Practical and High-Yield Syntheses of Dihydromorphine from Tetrahydrothebaine and Efficient Syntheses of (8S)-8-Bromomorphide

Anna K. Przybyl,† Judith L. Flippen-Anderson,‡ Arthur E. Jacobson,† and Kenner C. Rice*,†
Laboratory of Medicinal Chemistry, Building 8, Room B1-22, National Institutes of Diabetes and Digestive and Kidney Diseases, National Institutes of Health, 8 Center Drive, MSC 0815, Bethesda, Maryland 20892, and Laboratory for the Structure of Matter, Naval Research Laboratory, Washington, D.C. 20375
Received November 7, 2002

Abstract: A practical method for the conversion of tetrahydrothebaine to dihydromorphine in 92% yield is described. The procedure should allow more efficient production of opium products and may be easily modified for large-scale synthesis. The conversion of codeine to (8S)-8-bromomorphide, a potentially valuable intermediate to 6-demethoxyoripavine and derivatives, is also described. The absolute configuration of (8S)-8-bromomorphide was determined by a single-crystal X-ray diffraction study of the hydrobromide salt.

Narcotic drugs and their antagonists derived from the opium poppy, Pavaver somniferum, are essential for the effective practice of modern medicine. The chemistry of these drugs has been extensively investigated, and one goal has been their more efficient and economical production.1 This has taken on heightened significance in recent years with steadily increasing demands2 on the finite supply of opium available only through labor-intensive processes.3 These studies have resulted in efficient routes for interconversion of many of the drugs and derivatives. However, in some manufacturing processes, byproducts of no medical value are produced. One example is tetrahydrothebaine (1, THT, Scheme 1) produced in the commercial hydrogenation of thebaine (2, Scheme 2) to 8,14-dihydrothebaine (3, Scheme 2) in a process for the production of dihydrocodeinone (4, Scheme 2).4 Tetrahydrothebaine (1) also results from the hydrogenation of codeine methyl ether (5, Scheme 1), a byproduct of no medical utility that is produced in the commercial methylation of morphine (6, Scheme 2) to codeine (7, Scheme 1).4 Codeine (7) is the most widely used opiate2 in U.S. medicine and about 90%, or more than 35 000 kg, was produced by this process in 2001. Thus, THT (1) is obtained as (or derived from) a byproduct in two important manufacturing processes for medical narcotics. Its recycling to useful medications would be very desirable. An efficient process for the complete O-demethylation of THT (1) would provide dihydromorphine (8, DHM,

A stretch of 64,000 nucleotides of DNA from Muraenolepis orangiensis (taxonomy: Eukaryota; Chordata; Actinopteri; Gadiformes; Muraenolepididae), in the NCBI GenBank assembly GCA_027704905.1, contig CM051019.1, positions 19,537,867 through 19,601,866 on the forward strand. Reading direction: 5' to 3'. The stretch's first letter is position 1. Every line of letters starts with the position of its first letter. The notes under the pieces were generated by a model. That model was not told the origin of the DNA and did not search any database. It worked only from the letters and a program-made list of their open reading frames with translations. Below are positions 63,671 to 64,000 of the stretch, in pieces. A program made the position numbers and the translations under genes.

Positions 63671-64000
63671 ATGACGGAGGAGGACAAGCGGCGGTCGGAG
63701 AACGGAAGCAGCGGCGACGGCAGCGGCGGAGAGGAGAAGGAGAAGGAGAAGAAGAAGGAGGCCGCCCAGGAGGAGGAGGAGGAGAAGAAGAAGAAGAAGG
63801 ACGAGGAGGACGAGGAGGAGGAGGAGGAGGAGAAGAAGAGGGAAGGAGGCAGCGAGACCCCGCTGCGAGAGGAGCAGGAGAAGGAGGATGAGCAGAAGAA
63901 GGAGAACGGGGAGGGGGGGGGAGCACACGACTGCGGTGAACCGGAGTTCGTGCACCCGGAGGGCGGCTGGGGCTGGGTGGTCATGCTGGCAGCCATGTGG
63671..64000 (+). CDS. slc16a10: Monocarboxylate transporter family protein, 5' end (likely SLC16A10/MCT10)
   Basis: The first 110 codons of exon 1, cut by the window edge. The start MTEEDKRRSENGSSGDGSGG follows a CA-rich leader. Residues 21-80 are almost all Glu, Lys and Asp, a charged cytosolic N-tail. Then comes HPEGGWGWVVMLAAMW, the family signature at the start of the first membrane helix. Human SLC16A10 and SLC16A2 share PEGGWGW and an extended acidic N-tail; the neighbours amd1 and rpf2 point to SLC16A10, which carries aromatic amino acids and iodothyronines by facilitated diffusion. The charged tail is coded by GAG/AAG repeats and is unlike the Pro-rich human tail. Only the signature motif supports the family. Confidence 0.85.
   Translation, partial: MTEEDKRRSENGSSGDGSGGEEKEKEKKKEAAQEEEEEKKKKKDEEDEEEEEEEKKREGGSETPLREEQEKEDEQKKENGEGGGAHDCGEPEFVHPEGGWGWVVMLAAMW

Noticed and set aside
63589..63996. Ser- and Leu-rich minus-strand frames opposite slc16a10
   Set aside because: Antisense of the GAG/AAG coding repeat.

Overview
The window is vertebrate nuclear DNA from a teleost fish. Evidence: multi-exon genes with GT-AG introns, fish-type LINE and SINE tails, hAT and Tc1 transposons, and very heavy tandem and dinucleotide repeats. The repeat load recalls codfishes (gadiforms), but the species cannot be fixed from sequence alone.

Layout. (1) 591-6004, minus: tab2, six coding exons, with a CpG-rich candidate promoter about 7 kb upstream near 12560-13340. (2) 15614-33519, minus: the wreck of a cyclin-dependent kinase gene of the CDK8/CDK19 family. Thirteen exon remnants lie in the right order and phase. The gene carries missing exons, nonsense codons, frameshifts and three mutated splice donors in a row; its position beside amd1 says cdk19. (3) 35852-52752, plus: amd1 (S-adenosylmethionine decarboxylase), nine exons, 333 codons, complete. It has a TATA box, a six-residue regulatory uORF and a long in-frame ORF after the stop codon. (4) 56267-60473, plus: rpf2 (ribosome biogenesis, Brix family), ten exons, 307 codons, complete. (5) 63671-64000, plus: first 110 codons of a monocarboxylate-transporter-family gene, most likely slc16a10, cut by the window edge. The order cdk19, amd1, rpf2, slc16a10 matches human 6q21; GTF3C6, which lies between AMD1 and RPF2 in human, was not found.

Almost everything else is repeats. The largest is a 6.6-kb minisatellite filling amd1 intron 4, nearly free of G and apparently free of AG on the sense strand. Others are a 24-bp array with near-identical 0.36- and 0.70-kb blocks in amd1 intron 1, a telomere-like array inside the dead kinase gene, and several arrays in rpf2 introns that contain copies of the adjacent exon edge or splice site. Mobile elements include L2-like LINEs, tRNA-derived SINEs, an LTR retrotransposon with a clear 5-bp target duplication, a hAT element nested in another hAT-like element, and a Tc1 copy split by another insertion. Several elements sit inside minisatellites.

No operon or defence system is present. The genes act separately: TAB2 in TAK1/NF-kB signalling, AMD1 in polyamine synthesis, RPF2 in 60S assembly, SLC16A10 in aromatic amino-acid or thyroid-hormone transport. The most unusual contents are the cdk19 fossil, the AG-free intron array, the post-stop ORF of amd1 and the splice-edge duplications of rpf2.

National Institutes of Health. Naval Research Laboratory. (1) Casy, A. F.; Parfitt, R. T. Opioid Analgesics. Chemistry and Receptors; Plenum Press: New York, 1986. (2) Drug Enforcement Administration Production Quota History at (3) White, P. T.; Raymer, S. Natl. Geographic 1985, 167, 143. (4) Ikonomovski, K. Acta Pharm. Jugosl. 1982, 32, 241.
‡ †

Scheme 1), a direct precursor of the pharmacologically useful hydromorphone (9, Scheme 2). DHM (8) is also a starting material for dihydrocodeinone (4) via phenolic methylation4 to dihydrocodeine (10, Scheme 1) and oxidation5,6 of the alcohol function. Dihydrocodeinone (4) is an important drug, being the third most widely prescribed opium product in the U.S.2 Dihydrocodeinone (4) is convertible7 in high yield to codeine (7), morphine (6), and thebaine (2) on which the entire spectrum of opiumderived medical narcotics and their antagonists is based. We have now examined the conversion of THT (1) to DHM (8) using material from the catalytic reduction8 of 89 kg of thebaine (2) to 8,14-dihydrothebaine (3) accomplished at Merck and Co. in 1947. The latter was required for the synthesis of methyldihydromorphinone (metapon, 11, Scheme 2)9 and related compounds in an early opiate program10,11 aimed at the development of strong analgesics with fewer side effects than morphine (6). Crude crystalline THT (1) hydrochloride trihydrate from the Merck reduction showed about 7% of a higher Rf spot on thin-layer chromatography (TLC) that we identified as neopine methyl ether (12, Scheme 2) from the NMR spectrum, by comparison with the original sample of Small.8 Hydrogenation of the crude mixture converted the neopine methyl ether (12) to the desired THT (1) that was purified to give starting material for O-demethylation to DHM (8). The O-demethylation of THT (1) with refluxing 48% aqueous HBr for 1.0 h to give dihydromorphine (8) has been previously described.4 We followed the reaction by TLC at 5 min intervals and found darkening and at least six impurities developing from the beginning and increasing to the end of reaction. We modified the Odemethylation by heating with 15% HBr in acetic acid, using conditions similar to those employed by Small for the conversion of neopine (13, Scheme 2) into neomorphine (14, Scheme 2).12 Small-scale experiments resulted in copious evolution of HBr from the reaction mixture and the separation of crystalline material that was identified as 6-acetyldihydromorphine hydrobromide (15‚ HBr, Scheme 1). We next studied heating THT (1) in 15% HBr in acetic acid at 100 °C in a sealed hydrogenation bottle (under 20 psi) in order to avoid the loss of HBr. As described below, this gave a 95% yield of chromatographically homogeneous, analytically pure HBr salt on a 0.1